[Clause 3.] “The Electors shall meet in their respective States, and vote by Ballot for two Persons, of whom one at least shall not be an inhabitant of the same State with themselves. And they shall make a List of all the Persons voted for, and of the Number of Wotes for each; which List they shall sign and certify, and transmit sealed to the Seat of the Government of the United States, directed to the President of the Senate. The President of the Senate shall, in the Presence of the Senate and House of Representatives, open all the Certificates, and the Votes shall then be counted. The Person having the greatest Number of Votes shall be the President, if such Number be a Majority of the whole Number of Electors appointed; and if there be more than one who have such Majority and have an equal number of Votes, then the House of Representatives shall immediately chuse by Ballot one of them for President; and if no Person have a Majority, then from the five highest on the List the said House shall in like Manner chuse the President. But in chusing the President, the Votes shall be taken by States, the Repre sentation from each State having one Vote; a Quorum for this Purpose shall consist of a Member or Members from two thirds of the States, and a Majority of all the States shall be necessary to a Choice. In every Case, after the Choice of the President, the Person having the greatest Number of Votes of the Electors shall be the Vice President. But if there should remain two or more who have equal Votes, the Senate shall chuse from them by Ballot the Vice President.”

$379. This clause prescribes the mode in which the electors shall proceed to vote for President and Vice-President. It has been supplied by an amended clause, as we shall see presently, but many of the original features are retained. Each electoral college, acting by itself, meets in its own State; there is, therefore, less opportunity for concert of action, intrigue, or bargaining, among the electors of the several States. Under the original clause they did not separately designate one person for President, and another person for Vice-President, but voted by the same ticket for two persons, one of whom at least, it was provided, should not be an inhabitant of the same State with themselves; such a provision prevents the President and Vice-President from being inhabitants of the same State.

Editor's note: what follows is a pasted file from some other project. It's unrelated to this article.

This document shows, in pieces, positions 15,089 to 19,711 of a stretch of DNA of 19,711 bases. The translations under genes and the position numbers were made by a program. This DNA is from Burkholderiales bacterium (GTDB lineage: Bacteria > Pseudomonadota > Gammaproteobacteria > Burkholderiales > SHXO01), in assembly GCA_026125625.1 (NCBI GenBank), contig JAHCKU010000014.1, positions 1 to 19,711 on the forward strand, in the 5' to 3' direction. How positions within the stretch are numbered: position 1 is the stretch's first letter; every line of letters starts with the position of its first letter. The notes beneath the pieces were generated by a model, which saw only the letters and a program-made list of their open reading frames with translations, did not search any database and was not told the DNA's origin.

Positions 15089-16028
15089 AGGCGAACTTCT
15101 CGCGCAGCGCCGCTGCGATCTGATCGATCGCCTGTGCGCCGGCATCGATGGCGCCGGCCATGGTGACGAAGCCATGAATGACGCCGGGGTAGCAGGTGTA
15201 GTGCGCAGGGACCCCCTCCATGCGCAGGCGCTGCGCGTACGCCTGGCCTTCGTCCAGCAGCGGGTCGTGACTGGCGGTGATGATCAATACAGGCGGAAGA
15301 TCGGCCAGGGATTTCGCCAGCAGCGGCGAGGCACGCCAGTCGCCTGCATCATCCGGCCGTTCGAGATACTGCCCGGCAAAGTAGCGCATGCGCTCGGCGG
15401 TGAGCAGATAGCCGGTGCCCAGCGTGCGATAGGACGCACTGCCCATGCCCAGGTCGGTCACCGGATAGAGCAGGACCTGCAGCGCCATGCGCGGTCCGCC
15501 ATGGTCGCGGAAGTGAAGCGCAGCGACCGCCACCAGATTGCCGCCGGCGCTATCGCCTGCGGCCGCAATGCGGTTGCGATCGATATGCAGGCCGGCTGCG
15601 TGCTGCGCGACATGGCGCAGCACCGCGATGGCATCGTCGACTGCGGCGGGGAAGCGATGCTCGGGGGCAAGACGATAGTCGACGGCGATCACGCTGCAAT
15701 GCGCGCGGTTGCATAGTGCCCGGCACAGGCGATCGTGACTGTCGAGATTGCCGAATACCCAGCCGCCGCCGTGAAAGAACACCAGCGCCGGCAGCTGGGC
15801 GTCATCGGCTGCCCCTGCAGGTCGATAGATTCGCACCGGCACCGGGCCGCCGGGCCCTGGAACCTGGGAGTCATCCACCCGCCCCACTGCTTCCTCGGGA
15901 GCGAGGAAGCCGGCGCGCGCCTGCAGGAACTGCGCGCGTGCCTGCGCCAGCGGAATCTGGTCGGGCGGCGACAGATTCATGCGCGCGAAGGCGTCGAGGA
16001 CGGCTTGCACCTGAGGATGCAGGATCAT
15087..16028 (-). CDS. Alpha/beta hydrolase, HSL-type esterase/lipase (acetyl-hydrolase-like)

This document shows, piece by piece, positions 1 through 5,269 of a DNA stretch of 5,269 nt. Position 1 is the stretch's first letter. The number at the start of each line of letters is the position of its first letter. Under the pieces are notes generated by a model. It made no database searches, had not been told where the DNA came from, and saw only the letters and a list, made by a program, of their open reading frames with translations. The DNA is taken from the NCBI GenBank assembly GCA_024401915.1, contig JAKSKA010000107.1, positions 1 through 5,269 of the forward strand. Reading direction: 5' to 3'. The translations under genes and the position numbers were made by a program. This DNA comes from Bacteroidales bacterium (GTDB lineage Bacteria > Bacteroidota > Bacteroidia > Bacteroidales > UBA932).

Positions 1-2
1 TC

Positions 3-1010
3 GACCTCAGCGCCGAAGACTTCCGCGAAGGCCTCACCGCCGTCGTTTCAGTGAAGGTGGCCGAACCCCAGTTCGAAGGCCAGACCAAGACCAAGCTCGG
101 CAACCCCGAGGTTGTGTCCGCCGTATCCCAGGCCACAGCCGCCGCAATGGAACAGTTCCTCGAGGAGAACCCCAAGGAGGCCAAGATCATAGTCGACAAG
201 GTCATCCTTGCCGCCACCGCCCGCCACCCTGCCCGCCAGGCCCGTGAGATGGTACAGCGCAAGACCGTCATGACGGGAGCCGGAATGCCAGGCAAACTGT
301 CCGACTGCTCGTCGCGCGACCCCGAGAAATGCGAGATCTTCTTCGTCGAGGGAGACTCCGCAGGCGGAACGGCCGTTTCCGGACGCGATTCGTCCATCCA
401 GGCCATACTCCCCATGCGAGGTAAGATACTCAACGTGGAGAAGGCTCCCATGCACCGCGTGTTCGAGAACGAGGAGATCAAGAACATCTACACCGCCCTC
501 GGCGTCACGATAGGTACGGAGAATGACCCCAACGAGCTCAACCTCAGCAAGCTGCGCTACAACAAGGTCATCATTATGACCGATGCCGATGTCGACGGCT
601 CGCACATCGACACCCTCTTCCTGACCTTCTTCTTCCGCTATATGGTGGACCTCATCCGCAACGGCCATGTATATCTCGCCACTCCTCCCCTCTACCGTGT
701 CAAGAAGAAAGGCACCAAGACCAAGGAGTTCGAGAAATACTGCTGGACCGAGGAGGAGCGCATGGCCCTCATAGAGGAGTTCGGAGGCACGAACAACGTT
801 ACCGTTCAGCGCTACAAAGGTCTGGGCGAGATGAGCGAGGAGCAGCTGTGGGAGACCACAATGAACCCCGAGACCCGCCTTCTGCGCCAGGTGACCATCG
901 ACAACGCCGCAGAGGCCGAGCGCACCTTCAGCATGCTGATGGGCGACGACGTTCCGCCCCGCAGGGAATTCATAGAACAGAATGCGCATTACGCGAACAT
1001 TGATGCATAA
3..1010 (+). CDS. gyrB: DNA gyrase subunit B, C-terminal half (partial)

§ 380. They then made out a list of all the persons voted for, and of the number of votes for each, which list, after being signed and certified by them, they transmitted, sealed, to the seat of government of the United States, directed to the President of the Senate.

$381. The President of the Senate, in the prese...ce of the Senate and House of Representatives, opened all the certificates, and the votes were then counted. The person who had the greatest number of votes was declared to be the President, provided the number of votes received by him was greater than a majority of the whole number of electors. § 382. If there were more than one who had such majority, and had an equal number of votes, then the House of Representatives was required immediately to choose, by ballot, one of them for President; and if no person had a majority of the whole number of electors, then from the five highest persons on the list, the House of Representatives was in like manner to choose the President. The election of President in these cases devolves upon the House of Representatives, because that is the branch of Congress which more immediately represents the people. § 383. In choosing the President in the House of Representatives, the vote is taken by States, the entire delegation from each State having one vote; this is intended to give to each State an equal voice in the selection. A majority of all the States is necessary to a choice, and a quorum, for the purpose of an election, consists of a member, or of members, from two-thirds of the States. § 384. In every case after the choice of a President, the person having the greatest number of the votes of the electors, according to the original clause, became the VicePresident. But if there were then two or more who had an equal number of votes, it devolved upon the Senate to choose from them, by ballot, the Vice-President. The choice of the Vice-President is thus given to the Senate, chiefly because he is the presiding officer in that body. § 385. At the election of the fourth President, the

electoral votes for Thomas Jefferson and Aaron Burr were